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Concert Program Cover

First Concert of the 61st Season

 

Sunday, October 24th, 1999
Cordier Auditorium
Robert Jones, Conductor

  Jubilation - An Overture Robert Ward  
       
  Bassoon Concerto in B-Flat Major, K. 191 W.A. Mozart  
 

I. Allegro
II. Andante ma Adagio
III. Rondo: Tempo di Menuetto

 
  John Miller, bassoon  
       
  Intermission  
       
  Symphony No. 5 in C Minor, Op. 67 Ludwig van Beethoven  
 

I. Allegro con brio
II. Andante con moto
III. Allegro
IV. Allegro

 
       
 

Program Notes by James R. C. Adams

 
  Jubilation - An Overture Robert Ward
(b. 1917)
 
 

Robert Ward was born in Cleveland, Ohio, the 13th of September, 1917. he studied first at the Eastman School of Music in Rochester, N.Y., with Howard Hanson and Bernard Rogers, then at Juilliard with Frederick Jacobi, and finally with Aaron Copland. It is no surprise, then, that his music is tonal, rhythmic, and with a distinctly American flavor.

Ward was a band leader during the Second World War, an experience which prompted him to write many works for band in addition to five symphonies, three operas, a piano concerto, a string quartet, and many short orchestral works and songs. His opera The Crucible won a Pulitzer prize. he was a "main stream" composer during the '50s, and therefore remains popular with audiences at a time when critics have "moved on."

Speaking about his own work, Ward says:

There is, I suppose, some risk in declaring a work "well sounding," particularly since contemporary music is more often associated with cacophony. On the other hand, whatever else critics or listeners may have said about my music, few have ever denied me the ability to evoke what are generally pleasant sounds from the orchestra.

Speaking about Ward's work in general, critic Paul Snook says:

...this is music of such sweep and openness and buoyancy that only an American could have written it. The absence of these qualities from much of today's music, though undeniably a reflection of the more despairing times we live in, is nonetheless missed by many of us. It is refreshing to hear this invigorating note reaffirmed in the music of Robert Ward.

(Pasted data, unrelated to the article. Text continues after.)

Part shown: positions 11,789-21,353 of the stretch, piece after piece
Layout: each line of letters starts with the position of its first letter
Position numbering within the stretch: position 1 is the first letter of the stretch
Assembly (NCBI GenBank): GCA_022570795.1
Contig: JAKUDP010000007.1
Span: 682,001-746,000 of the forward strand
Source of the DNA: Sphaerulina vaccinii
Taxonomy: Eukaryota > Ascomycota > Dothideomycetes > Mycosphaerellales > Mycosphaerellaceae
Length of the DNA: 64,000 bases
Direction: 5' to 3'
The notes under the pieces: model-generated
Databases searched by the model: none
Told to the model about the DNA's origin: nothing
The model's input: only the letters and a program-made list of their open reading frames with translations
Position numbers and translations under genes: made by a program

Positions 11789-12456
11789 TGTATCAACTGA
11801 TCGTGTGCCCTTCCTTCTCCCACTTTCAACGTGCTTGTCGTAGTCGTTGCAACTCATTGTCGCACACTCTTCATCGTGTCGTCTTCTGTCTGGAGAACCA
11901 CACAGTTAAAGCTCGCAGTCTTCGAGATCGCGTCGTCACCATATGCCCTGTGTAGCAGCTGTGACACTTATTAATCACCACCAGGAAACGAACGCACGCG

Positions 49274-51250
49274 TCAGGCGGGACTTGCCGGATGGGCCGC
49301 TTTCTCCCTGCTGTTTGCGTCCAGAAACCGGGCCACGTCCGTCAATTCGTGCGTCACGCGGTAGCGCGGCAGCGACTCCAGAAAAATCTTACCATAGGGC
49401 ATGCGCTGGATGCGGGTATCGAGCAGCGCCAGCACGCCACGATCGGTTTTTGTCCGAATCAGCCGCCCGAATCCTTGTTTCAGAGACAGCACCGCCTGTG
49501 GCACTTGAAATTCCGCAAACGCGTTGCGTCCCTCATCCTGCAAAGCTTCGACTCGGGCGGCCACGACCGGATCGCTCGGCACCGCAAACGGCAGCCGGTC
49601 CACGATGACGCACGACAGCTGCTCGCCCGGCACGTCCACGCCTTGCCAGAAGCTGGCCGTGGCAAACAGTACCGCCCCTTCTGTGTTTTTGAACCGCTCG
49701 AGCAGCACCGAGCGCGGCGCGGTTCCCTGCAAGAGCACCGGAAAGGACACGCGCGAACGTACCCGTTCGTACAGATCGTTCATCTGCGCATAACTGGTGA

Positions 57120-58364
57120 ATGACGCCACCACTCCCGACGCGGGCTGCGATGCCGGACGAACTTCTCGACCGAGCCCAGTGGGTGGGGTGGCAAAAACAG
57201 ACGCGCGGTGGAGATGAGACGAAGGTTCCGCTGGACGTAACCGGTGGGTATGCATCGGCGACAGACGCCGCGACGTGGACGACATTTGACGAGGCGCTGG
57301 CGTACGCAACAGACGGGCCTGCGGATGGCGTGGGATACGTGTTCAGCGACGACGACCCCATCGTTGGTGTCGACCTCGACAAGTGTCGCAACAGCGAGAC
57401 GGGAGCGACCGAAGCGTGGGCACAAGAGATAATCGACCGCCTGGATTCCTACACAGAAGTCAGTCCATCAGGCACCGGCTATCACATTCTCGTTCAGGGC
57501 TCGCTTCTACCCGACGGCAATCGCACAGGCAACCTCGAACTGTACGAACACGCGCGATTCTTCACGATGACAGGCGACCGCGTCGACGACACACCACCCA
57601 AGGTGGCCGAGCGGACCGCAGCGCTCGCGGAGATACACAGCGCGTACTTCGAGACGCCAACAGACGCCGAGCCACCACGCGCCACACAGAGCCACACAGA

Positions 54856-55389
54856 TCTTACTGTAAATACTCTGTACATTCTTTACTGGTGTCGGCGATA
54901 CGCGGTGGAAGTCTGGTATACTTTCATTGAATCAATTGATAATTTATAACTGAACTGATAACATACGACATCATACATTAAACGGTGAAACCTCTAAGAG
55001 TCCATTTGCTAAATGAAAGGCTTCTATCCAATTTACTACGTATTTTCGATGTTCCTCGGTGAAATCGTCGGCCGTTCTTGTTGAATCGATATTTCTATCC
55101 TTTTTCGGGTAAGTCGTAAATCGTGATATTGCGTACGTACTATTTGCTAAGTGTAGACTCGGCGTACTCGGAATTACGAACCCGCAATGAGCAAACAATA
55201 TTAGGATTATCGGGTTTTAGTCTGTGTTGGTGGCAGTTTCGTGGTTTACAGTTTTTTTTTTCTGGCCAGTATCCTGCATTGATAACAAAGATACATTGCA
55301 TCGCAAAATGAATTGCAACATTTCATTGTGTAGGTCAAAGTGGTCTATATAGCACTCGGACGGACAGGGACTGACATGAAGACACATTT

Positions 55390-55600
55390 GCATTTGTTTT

Bassoon Concerto in B-Flat, K. 191 Wolfgang Amadeus Mozart
(1756-1791)
 
 

Mozart wrote only one authenticated concerto for the bassoon (two others are referred to in some catalogs, but none has been found). It is easy to understand why musicologists expected there to be others considering that this one shows such a thorough understanding of the peculiar qualities of the instrument. In its lower register it can be menacing, comic, or doleful. In its upper register it can be sprightly, delicate, or humorous. Mozart took full advantage of these characteristics in his operas and orchestral music, and is well-known for his writing for wind instruments. If his concerto for bassoon had proved disappointing, that would have accounted for its being the only one. It is, however, masterful, and has continued to be a concert favorite.

The bassoon was already a well-established solo instrument. It was extremely popular in the earlier Baroque period, having inspired Vivaldi to write no fewer than 39 concertos for it. perhaps the self-confident Mozart thought he could handle the bassoon as well or better than anyone else and said all he needed to in that one concerto.

The first movement is in the expected sonata form, beginning with a dramatic entry of the orchestra, followed after a minute by the solo instrument. This movement contains a great deal of very fast fingering and staccato puffing. At about five and a half minutes into the movement comes the cadenza. Traditionally this was a point at which the orchestra would stop playing to give the soloist an opportunity to show off his or her skills, and the whole range of options offered by the instrument. In Mozart's day, the performer was expected to improvise the cadenza. Performers of Mozart concertos may improvise or use a cadenza written by the composer himself, or by a later performer in the style of the original composer. Nowadays, composers write a cadenza to take the compositional burden off the performer, but they still make it flashy, and improvisational in character. Often there is a cadenza in only the first movement, or the first and last movements. In this case, there is a cadenza in the first and second movements.


 
       
  Symphony No. 5 in C Minor, Op. 67 Ludwig van Beethoven
(1770-1827)
 
 

I have heard people say that, yes, they like "classical music." When pressed to specify, they say, "I like the Clair de Lune, the Moonlight Sonata, and The Fifth Symphony." It turns out that they know only those pieces, and it doesn't occur to them to wonder which "fifth symphony." There are probably hundreds of "fifth symphonies," but we all know to which one they are referring: Beethoven's Fifth! This may be the world's most famous symphony, and we are so used to it, we often don't bother to add the name of the composer. That dramatic opening: ta-ta-ta-TAAH has become part of our culture. It is ironic that in the Second World War, this German music was used by the British as a symbol of the confidence they had in their eventual victory over the Germans (the rhythm of the opening corresponds to the Morse code symbol for the letter V for "victory").